He often visited his mum and sister from a nearby city where he lived, and during one of these trips home he met my birth mum. They flirted for a few weeks and then slept together- after that he wanted nothing to do with her. It was her first time.

She was pregnant. She didn’t know at first, but by 5 months her family did and the decision had been made to proceed with adoption.

He never knew any of this. So somewhere out there is a man, in his mid-to-late 50’s who gave me 50% of my genetic inheritance.

It seems a strange concept really, that someone can co create a life and never know. Oddly I ended up living in the city that he came from (before I knew any of the above) and many, many times I have had people approaching me and asking how my brother is or my sister- lots of people think I am someone else and I can’t help but wonder-these doppelgängers- could they be my actual sisters or brothers? It wouldn’t be impossible.

A couple of times, I have embarked on something like a cursory search for my biological dad and it has felt very different to the search for my birth mum- searching for her didn’t feel like a choice but a necessity, without which I think I would have always wondered, always longed to find part of my bio identity- but starting to search for my birth father has proved far more complicated, practically and psychologically.

At least when I was searching for my birth mum, I knew that she knew I existed- she could still reject me, be dead or any other outcome on the spectrum, but she couldn’t ever deny my existence.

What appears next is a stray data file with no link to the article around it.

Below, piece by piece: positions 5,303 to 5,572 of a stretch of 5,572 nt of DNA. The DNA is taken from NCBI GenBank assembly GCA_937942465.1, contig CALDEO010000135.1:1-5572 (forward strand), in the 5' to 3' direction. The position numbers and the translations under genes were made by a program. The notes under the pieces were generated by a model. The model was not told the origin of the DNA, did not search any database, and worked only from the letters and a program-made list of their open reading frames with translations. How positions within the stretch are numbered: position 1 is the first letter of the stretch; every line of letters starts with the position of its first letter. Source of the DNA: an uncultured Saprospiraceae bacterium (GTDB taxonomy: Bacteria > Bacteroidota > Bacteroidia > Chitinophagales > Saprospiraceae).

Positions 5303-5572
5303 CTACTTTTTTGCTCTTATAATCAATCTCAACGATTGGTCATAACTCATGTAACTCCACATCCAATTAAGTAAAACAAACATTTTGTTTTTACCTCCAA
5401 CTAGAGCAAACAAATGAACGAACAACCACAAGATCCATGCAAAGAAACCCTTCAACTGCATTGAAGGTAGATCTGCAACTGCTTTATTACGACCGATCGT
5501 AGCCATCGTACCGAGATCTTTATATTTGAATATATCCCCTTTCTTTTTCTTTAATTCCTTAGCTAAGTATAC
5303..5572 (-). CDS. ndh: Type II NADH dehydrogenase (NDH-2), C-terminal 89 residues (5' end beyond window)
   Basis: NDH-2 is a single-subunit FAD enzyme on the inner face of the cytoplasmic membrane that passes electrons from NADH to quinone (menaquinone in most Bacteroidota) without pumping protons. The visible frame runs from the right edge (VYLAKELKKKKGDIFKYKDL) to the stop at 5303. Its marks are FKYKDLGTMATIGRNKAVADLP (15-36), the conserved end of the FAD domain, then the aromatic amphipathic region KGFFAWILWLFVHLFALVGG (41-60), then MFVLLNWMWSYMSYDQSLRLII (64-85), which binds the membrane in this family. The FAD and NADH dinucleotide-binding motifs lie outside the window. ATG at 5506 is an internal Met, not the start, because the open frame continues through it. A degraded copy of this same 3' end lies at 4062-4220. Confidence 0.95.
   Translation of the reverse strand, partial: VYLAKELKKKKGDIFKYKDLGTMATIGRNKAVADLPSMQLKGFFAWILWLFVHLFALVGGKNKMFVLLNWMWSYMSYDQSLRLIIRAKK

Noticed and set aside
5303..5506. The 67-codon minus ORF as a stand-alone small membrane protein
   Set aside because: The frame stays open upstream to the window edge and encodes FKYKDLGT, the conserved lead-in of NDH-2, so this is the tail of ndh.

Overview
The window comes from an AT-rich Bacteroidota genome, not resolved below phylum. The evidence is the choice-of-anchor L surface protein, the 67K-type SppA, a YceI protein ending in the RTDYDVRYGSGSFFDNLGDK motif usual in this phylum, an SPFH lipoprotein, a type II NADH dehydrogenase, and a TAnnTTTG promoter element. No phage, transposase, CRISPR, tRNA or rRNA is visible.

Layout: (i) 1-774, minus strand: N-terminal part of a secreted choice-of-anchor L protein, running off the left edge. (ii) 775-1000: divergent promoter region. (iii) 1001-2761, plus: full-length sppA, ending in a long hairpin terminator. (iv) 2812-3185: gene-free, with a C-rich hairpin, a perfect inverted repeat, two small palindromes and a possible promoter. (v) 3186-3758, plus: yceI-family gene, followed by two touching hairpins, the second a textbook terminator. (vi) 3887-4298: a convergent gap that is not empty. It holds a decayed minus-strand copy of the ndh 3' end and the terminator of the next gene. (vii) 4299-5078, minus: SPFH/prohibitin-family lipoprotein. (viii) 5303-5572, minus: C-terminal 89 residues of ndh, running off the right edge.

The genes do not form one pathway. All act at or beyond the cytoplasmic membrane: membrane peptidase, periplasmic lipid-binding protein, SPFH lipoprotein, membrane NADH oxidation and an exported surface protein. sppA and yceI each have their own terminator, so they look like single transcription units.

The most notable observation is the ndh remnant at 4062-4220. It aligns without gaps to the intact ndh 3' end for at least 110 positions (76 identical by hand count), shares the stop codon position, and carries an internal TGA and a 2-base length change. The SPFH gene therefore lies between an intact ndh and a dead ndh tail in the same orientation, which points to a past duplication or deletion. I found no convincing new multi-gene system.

As for my birth dad- he doesn’t even know I was conceived- is he still alive? did he have any more children? grandchildren? Would he want to know that he did have a daughter all those years ago?
What does it mean to live your whole life without something only for it to appear on your doorstep…like I said, complicated.

And I have a great dad. I have a dad who did lots of things with me; taught me to ride a bike, took me out to work with him, stood up for me when other kids weren’t so kind, showed me parts of his world and taught me to value and respect nature. Ok, I didn’t see so much of him, but I feel fortunate for the times we had.

As for my birth father, it would be nice to know if I have any more siblings, it would be nice to know about him and his life, it would be helpful to know what might be lurking medically, genetically- but if my experience of finding my birth mum has taught me anything, it’s that the grass is never greener and the unknown is still unknown even when you find it.

Anna Writes: Birthdays

PhontoAnother year. Another birthday….hard as I try, somehow I always seem to end up feeling the same: a curious kind of ambivalence.

I feel happy to still be here, another year alive is something to celebrate I’m sure, but I also feel this yearning, a pull towards something that is absent and intangible. I struggle to put my finger on it.